15 Data Source Used data collected from 7,269 adolescents interviewed with GAIN version 5 as part of 89 CSAT adolescent treatment grants since 2002 Data are from geographically disperse programs CSAT adolescent treatment clients are similar to those in the public treatment system as represented by the TEDS public 2003 admissions


17 Demographics 30% 19% 58% 16% 6% 17% 83% 18% 42% 17% 23% 20% 73% 29% 0%10%20%30%40%50%60%70%80%90%100% Female African American Caucasian Hispanic Mixed/Other 12 to 14 years old 15 to 17 years old TEDS (n=153,251) CSAT (n=7,226)

18 Clinical Severity 82% 33% 50% 48% 53% 37% 61% 53% 68% 74% 0%10%20%30%40%50%60%70%80%90%100% First used under age 15 Prior Treatment Weekly use at intake Past Year Dependence Criminal Justice System TEDS (n=153,251) CSAT (n=7,226)

19 Primary, Secondary or Tertiary SUD Problems 57% 82% 8% 4% 7% 6% 60% 5% 3% 7% 2% 25% 0%10%20%30%40%50%60%70%80%90%100% Alcohol Marijuana/Hash Cocaine/Crack Heroin/Opiates Meth/amphetamines Any Other TEDS (n=153,251) CSAT (n=7,226)

20 Other ASAM Issues (not in TEDS) % 10%20%30%40%50%60%70%80%90%100% Any withdrawal symptoms past week Severe withdrawal (11+ symptoms) Sexually active in past 90 days Major health problems Any co-occurring psychiatric Ever physical, sexual or emotional victimization Doesn't acknowledge AOD problem Doesn't acknowledges need for treatment Regular alcohol use in recovery environment Regular drug use in recovery environment Any violence or illegal activity Any past year violent crime

21 Outcome Measures Number of Inconsistencies –Count of 65 paired items consistently answered by over 90% of the clients, that are inconsistent Duration – time doing the interview (not including breaks) in Minutes Denial/Misrepresentation – Sum of staff rating over 8 sections on a scale of 0-no problem, 1-estimating, 2-misunderstanding, 3-denial, 4-misrepresentation Context Effect – staff report of problems that might effect the interview (e.g.., someone present, interruptions, in juvenile justice setting) Proportion of Missing Data on 99 Items used in the GAIN’s core 10 Change measures. Atypicalness a measure of endorsing high severity items without first endorsing the typical prior items (e.g.., suicide without depression) on the 123 Items of the GAIN’s 4 main psychopathology and psychopathy scales; This measures is based on the RASCH outfit statistic and reported in Logits Randomness a measure of answers that are more random than expected on the GAIN’s 4 main psychopathology and psychopathy scales; This measures is based on the RASCH infit statistic and reported in Logits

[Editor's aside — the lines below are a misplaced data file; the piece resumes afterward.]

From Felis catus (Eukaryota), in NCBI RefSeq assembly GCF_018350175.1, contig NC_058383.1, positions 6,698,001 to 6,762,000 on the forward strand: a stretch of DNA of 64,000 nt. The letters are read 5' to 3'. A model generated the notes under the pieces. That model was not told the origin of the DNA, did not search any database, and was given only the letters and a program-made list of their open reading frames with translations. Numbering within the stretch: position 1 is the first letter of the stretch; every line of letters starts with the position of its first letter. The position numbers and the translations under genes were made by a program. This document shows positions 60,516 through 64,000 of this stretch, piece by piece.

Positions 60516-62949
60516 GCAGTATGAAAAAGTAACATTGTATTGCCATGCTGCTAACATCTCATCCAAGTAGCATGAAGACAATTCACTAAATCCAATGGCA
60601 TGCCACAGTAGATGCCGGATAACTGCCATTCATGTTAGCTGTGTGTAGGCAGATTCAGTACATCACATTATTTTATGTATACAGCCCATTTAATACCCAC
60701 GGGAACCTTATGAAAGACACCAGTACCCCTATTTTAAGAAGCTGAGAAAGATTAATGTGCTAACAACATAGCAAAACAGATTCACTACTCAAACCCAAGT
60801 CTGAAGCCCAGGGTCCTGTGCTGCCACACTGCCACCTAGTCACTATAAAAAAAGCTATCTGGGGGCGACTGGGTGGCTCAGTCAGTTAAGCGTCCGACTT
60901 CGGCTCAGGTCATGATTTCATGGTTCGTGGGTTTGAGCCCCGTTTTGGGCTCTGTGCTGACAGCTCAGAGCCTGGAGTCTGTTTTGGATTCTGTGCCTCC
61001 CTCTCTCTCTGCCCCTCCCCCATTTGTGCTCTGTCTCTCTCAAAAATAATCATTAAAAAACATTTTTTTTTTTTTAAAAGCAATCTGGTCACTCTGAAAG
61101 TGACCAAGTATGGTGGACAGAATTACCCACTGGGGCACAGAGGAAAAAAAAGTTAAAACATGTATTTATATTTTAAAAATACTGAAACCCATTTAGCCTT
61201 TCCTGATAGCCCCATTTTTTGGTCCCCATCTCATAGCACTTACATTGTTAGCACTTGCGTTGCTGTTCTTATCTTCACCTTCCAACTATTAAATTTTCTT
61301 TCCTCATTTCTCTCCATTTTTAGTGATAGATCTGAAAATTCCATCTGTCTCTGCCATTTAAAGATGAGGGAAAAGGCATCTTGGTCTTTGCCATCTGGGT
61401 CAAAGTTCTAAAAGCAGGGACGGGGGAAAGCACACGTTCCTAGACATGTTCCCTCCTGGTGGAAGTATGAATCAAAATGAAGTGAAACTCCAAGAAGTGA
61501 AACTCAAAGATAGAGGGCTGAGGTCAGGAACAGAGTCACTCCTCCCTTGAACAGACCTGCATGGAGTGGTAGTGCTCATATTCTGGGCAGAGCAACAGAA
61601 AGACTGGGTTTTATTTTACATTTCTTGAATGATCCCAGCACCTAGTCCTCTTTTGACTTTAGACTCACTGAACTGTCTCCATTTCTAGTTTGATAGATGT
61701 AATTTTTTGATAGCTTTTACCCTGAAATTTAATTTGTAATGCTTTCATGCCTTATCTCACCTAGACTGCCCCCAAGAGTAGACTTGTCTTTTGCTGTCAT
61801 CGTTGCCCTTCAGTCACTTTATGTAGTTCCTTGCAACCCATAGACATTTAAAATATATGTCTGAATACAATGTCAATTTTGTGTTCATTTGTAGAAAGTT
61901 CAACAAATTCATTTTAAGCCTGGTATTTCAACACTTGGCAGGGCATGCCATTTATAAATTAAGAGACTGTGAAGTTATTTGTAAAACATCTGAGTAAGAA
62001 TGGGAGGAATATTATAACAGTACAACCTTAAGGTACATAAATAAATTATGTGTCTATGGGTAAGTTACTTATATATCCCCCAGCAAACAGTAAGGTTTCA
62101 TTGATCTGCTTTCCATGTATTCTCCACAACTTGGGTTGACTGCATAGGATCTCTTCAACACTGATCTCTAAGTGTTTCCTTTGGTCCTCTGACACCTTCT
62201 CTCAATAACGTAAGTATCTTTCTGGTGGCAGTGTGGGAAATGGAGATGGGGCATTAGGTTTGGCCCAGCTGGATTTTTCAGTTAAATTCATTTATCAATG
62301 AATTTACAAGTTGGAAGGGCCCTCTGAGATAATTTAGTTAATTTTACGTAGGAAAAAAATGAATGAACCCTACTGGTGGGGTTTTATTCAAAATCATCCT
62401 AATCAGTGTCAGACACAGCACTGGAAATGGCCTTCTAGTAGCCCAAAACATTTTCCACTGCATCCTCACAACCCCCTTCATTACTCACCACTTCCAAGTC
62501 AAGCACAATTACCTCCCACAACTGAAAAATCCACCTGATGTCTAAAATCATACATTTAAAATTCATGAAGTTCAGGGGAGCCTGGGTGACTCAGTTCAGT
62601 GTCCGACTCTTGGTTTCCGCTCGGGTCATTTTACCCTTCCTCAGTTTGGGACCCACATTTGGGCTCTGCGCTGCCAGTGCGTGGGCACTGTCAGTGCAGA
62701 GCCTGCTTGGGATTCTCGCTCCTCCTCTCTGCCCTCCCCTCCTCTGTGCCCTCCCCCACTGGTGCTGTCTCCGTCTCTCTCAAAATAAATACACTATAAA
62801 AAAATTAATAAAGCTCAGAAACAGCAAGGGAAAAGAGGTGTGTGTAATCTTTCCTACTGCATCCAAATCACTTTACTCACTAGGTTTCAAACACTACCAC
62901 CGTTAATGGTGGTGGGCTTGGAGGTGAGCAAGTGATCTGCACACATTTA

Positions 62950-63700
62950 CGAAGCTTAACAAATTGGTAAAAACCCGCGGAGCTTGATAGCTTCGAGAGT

22 Pre vs. Post Certification Proportion of Inconsistencies (100%)* Duration (in Minutes)* Denial/Misrepresentation (Staff Rating)* Context Effect (Staff Report) Proportion of Missing Data (100%) Atypicalness (Outfit in Logits) Randomness (Infit in Logits) Cohen's D \a \a Cohen's d (Post Certification - Pre Certification)/Pooled STD * p<.05

23 Level of Certification Cohen's f \a Pre-Certification Administrator Cert. Site Certified Local Trainer Cert. \a Cohen's f (Group Mean – Pooled Mean/Pooled STD * p<.05 Proportion of Inconsistencies (100%) * Duration (in Minutes) * Denial/Misrepresentation (Staff Rating) * Context Effect (Staff Report) * Proportion of Missing Data (100%) * Atypicalness (Outfit in Logits) Randomness (Infit in Logits) Certified Interviewers generally do better This one in the wrong direction

24 Staff Experience Number of Prior Interviews by Staff GAIN’s complete